Wednesday, December 8, 2010

The Mirror of Fiction

Someone smart once described fiction as a mirror that the writer holds up in an attempt to let the reader see him or herself. So true. What I long for is deeper than just an entertaining experience for my reader (don’t get me wrong, I’m all for entertaining…in fact, if the reader isn’t entertained, we’ve lost). I want my reader to form an emotional bond with the protagonist and experience emotion themselves. Vicariously. And in the process, I want them to see a reflection of themselves.
The reader sees a character in a novel experiencing a challenge or conflict. If the emotional bond is strong, the reader will quickly make the next jump: if this character can overcome, so can I!
And so we delve to plunge our protagonists into misery. Deep, complex problems that we would so abhor in our own lives, but love in our fiction. We want vicarious conflict, not real pain!
As I thought about this, I thought about my own emotional bonds to my characters. Honestly, the themes in my novels grow straight from the areas that God seems to be working into my own soul. My protagonists are often driven. So am I. My characters struggle with trying to be accepted on the basis of performance instead of grace. My characters need to learn grace. Well, no surprise, I do too. If I am struggling to find healing of a soul wound, you can bet that eventually, when I’ve healed enough to process it on paper, my characters will find similar healing.
I heard once that some psychiatrists go into the field in order to assist themselves in working through their own issues. Could it be that we writers do the same? I doubt if I will find anyone willing to admit that this is the main reason, but certainly the Holy Spirit’s dealings in our personal lives makes wonderful fodder for plots.
Now, the last thing I want is for my readers to take this thought to an uncomfortable place: just because my characters (particularly my antagonists) have evil, murderous thoughts…don’t imagine that I do too!
Readers, I want you to see yourself in my books. So take up the mirror of fiction and dream that you can overcome.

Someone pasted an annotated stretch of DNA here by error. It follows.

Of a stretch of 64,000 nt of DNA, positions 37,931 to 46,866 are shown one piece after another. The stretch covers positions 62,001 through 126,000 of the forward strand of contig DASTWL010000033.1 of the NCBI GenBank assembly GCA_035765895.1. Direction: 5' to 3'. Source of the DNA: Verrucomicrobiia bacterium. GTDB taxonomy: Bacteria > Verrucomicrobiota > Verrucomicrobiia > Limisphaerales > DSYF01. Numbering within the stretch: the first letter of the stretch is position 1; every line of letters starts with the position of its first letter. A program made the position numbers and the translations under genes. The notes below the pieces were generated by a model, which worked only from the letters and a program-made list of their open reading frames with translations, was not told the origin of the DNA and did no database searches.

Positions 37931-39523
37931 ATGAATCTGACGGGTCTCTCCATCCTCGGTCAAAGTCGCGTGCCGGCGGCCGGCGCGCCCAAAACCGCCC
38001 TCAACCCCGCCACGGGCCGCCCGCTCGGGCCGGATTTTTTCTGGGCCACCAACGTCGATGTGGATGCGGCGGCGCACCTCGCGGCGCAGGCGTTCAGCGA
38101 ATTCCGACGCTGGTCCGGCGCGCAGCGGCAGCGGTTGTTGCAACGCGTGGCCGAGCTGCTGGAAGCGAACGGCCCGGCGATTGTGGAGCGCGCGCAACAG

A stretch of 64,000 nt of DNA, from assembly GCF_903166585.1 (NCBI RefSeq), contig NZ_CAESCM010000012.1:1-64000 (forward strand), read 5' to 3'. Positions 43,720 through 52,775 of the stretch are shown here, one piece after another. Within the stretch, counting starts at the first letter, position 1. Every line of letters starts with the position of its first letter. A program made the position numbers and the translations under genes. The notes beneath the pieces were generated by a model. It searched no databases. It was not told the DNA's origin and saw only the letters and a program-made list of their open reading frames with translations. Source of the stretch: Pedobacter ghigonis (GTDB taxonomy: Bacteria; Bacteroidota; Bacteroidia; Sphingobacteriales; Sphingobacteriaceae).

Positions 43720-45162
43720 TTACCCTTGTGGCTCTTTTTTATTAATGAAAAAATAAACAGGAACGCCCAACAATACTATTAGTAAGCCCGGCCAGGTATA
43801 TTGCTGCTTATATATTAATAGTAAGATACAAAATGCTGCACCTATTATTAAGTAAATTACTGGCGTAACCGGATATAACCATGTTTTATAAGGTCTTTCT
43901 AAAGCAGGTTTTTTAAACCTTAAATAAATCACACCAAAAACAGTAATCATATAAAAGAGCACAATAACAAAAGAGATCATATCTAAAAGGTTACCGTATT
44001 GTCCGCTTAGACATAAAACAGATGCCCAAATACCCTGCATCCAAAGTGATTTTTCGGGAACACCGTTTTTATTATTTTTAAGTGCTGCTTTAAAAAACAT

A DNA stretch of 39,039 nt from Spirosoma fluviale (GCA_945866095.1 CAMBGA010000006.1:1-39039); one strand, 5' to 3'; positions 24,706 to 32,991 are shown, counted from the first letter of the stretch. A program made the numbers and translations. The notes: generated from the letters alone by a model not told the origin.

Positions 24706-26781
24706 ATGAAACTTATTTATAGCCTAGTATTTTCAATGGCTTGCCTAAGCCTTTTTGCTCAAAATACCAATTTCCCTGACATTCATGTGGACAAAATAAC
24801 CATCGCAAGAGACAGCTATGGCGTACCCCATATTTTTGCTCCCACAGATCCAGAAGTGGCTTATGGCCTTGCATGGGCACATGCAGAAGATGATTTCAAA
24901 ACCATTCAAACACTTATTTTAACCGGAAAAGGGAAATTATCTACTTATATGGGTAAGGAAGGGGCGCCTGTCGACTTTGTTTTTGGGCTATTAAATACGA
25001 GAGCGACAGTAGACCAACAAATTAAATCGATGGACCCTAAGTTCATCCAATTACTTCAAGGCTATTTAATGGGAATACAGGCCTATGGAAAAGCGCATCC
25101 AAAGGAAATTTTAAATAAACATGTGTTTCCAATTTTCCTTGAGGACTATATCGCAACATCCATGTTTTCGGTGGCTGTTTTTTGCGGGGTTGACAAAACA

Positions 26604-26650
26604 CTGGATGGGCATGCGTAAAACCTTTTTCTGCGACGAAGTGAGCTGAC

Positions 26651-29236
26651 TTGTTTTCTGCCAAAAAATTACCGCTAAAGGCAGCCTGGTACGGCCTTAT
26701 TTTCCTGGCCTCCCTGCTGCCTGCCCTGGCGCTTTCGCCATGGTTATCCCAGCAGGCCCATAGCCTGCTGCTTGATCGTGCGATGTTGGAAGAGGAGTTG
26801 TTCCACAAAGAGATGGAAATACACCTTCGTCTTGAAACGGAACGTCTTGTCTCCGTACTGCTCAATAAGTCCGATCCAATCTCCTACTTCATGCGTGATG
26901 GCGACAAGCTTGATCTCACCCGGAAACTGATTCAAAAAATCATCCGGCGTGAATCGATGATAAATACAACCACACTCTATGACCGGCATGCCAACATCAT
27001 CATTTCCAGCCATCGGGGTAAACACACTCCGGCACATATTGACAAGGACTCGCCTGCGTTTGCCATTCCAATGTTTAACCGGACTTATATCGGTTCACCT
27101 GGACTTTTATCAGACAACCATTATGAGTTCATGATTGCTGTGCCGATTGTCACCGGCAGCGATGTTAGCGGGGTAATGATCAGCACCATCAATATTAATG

At the same time, I’m giving you a little glimpse into my own soul. You might say that the mirror becomes window every now and then.
Have a wonderful, grace-filled holiday season,


  1. I hadn't thought of it as a mirror, but I definitely experience this with the best writers. A few of my friends sort of disdain Christian fiction, saying they only read non-fiction. I always tell them I learn more spiritual lessons from fiction than non-fiction. (And it's generally a lot more interesting to read!)

  2. I've often thought of it this way: My character holds up a mirror for the reader to see himself.

    Taking this away from my writing, my work, I can apply this kind of thinking to my everyday life......if I am feeling, doing, experiencing, dreaming.....whatever the"ïng"word may be.......I can feel assured that I am not alone. There are many feeling, doing, experiencing, or dreaming the same dream. Thanks for sharing your thoughts and your insights.

    And come visit...

    I wish you all the best.
    Audrey, Elliot Lake, Canada

  3. Audrey, C. S. Lewis said, We read to know that we are not alone. I think the same could be said of writing. As a writer, I long for readers to say, "That's exactly how I feel."

    Harry, don't you ever have evil, murderous thoughts? I thought writing fiction was the place to work out all those feelings. I once heard someone at a conference say that the nice thing about writing murder mysteries was being able to do all sorts of evil things to the character who was a stand-in for the one who had hurt her. Not very Christian, I know, but I think David would have understood.

  4. Harry, I like the way you put this! I think we can all find a little of ourselves in our own characters. And if we are able to identify with them, it is the hope that our readers will too!
    Hope you have a wonderful Christmas as well.

  5. Very interesting as well as challenging to any writer of fiction. Thank you for sharing your heart, Harry.